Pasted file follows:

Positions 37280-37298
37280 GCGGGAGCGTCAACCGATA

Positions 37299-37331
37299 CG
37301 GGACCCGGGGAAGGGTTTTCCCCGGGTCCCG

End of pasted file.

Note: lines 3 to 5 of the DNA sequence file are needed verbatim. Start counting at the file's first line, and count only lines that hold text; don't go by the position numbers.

Positions 37299-37331
37299 CG
37301 GGACCCGGGGAAGGGTTTTCCCCGGGTCCCG